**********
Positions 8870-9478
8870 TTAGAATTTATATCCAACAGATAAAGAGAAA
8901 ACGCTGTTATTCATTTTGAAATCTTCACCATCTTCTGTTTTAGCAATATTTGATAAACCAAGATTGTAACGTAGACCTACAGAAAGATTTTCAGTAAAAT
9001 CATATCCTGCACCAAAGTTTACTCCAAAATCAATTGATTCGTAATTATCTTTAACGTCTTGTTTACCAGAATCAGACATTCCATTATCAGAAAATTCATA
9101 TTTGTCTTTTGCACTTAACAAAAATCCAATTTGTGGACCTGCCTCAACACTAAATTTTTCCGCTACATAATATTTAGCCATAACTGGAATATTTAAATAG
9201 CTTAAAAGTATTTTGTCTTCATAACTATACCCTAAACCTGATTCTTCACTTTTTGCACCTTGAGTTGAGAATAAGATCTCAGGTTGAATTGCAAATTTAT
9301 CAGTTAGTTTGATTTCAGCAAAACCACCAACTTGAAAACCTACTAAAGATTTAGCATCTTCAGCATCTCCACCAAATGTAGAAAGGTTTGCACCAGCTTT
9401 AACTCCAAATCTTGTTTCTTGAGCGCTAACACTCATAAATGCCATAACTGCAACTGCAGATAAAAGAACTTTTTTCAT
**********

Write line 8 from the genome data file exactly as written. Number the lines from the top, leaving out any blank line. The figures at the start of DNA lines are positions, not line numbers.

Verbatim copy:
9401 AACTCCAAATCTTGTTTCTTGAGCGCTAACACTCATAAATGCCATAACTGCAACTGCAGATAAAAGAACTTTTTTCAT